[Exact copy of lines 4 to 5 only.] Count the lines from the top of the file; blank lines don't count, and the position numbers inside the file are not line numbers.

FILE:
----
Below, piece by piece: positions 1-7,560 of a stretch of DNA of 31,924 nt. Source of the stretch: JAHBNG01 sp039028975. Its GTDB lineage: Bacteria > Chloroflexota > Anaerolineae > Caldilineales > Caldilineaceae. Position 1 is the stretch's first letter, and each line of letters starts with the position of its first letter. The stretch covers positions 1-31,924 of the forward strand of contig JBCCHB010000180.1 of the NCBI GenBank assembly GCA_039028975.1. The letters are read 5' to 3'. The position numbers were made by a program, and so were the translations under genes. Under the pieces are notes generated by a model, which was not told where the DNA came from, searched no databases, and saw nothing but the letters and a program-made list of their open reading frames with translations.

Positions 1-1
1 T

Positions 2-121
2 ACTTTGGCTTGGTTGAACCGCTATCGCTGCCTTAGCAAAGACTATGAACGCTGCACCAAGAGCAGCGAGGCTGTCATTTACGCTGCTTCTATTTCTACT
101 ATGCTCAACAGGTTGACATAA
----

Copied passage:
Positions 2-121
2 ACTTTGGCTTGGTTGAACCGCTATCGCTGCCTTAGCAAAGACTATGAACGCTGCACCAAGAGCAGCGAGGCTGTCATTTACGCTGCTTCTATTTCTACT